Sunday, February 15, 2009

A Visitor's Guide to Historic Waterville

(Click image to enlarge.)

1. St. Bernard’s Catholic Church - This is the second church building on this site. The first, a frame structure, was dedicated in 1854. The first Mass celebrated in this building was on July 14, 1912. The stained glass windows, depicting scenes of Christ’s life, were imported from Italy.

2. Of Federal Georgian architecture, this brick home was built for Dr. W. P. Cleveland in 1829. Some of the windows still hold panes of Sangerfield glass and the hinges and door locks are handmade.

3. George Putnam’s “Castle” was built around 1880. Presumed to have been designed by Charles Babcock, the bricks for the building were said to have been imported from France; the house had all the most up-to-date conveniences, a dumb-waiter, imported woodwork, etched glass and a ballroom on the third floor as well as a cistern on the roof.

4. Grace Episcopal Church was constructed in 1854 when the congregation outgrew its first church building – now the White Street home of the Waterville Historical Society. This Gothic revival building has many beautiful stained glass windows two of which are by Tiffany. The Chapel was added in 1942.

5. The Waterville Baptist Church was raised on this site in 1801 – the first church in “the Huddle.” The present building was built in 1832 and is the oldest church building in Waterville.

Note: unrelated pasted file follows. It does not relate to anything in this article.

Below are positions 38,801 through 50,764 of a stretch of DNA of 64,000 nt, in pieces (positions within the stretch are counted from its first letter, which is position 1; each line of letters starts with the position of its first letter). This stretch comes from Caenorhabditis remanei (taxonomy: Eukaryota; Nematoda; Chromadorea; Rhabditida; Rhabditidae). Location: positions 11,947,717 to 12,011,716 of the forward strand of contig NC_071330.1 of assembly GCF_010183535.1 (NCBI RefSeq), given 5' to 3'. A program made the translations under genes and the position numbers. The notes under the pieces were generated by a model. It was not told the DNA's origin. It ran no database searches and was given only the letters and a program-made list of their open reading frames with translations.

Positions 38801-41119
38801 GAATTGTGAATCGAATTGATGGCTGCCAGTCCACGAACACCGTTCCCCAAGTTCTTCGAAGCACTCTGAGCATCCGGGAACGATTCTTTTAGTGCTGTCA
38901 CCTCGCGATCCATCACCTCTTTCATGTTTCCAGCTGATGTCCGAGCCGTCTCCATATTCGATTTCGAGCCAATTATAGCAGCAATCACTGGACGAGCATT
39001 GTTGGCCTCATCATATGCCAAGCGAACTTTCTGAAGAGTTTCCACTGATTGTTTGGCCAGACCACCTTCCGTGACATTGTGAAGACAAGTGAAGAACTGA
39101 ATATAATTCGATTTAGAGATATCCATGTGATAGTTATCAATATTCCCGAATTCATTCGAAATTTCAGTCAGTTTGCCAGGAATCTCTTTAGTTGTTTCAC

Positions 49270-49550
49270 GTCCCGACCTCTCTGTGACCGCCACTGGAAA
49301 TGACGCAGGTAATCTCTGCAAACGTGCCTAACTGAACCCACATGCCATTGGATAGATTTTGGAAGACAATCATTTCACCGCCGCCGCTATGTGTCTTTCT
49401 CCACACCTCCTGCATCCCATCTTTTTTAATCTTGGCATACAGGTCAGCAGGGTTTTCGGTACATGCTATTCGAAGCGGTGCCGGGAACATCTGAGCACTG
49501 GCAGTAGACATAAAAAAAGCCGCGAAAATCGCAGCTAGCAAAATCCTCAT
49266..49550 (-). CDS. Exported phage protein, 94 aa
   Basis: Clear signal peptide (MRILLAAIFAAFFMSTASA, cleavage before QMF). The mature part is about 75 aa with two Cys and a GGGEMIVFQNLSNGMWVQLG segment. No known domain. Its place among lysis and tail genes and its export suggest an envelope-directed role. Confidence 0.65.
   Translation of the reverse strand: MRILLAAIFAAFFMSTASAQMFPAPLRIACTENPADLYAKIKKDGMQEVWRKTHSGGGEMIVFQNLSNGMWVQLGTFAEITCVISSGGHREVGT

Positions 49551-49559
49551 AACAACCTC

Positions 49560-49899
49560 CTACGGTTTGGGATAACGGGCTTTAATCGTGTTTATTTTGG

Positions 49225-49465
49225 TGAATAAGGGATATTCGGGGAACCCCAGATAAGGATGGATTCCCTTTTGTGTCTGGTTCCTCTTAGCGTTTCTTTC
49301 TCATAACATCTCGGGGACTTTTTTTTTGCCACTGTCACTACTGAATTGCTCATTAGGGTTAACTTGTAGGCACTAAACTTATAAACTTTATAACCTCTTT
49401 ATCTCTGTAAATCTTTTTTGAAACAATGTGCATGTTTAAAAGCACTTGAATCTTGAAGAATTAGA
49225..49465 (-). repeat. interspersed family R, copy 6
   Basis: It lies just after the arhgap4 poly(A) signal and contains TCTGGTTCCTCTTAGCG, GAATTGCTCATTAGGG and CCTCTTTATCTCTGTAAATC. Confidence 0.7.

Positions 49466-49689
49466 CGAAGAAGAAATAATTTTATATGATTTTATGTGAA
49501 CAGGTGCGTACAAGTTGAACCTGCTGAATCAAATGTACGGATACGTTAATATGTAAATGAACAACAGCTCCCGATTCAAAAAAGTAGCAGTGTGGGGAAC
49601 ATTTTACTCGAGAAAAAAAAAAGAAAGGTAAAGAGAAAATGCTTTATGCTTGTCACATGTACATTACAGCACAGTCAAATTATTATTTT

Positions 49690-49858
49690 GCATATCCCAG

6. The Woodman-Getman building was built in 1869 for the Waterville National Bank and the vault is still in the building. The Corinthian ornamentation is cast iron. From its establishment in 1838 until 1869, the bank was located at 126 E. Main.

7. Now SouthGate Ministries, this was the third structure that served the Presbyterian congregation. The first was opposite the park; the second was erected on the present site in 1843. In 1872, when that, too, proved too small, the present building was constructed. In March of 1917, lightning struck the taller spire.

8. The Buell Block was built in 1873 to house the warehouse, offices and showrooms of the Buell Shoe Manufactory. The New York State Hop Extract Works also had offices there and the third floor held the Masonic Hall. A microburst in 1997 damaged the roof to the extent that the Masonic Hall’s ceiling is no longer there, but all of the exterior wooden trim on the building is exactly as it was one hundred years ago.

9. According to earlier historians, The Waterville Hotel was built in the early 1800’s and is probably one of the oldest buildings on Main Street. It has always been a “tavern.” It is currently operated as an English “pub,” and is called “The Red Lion.”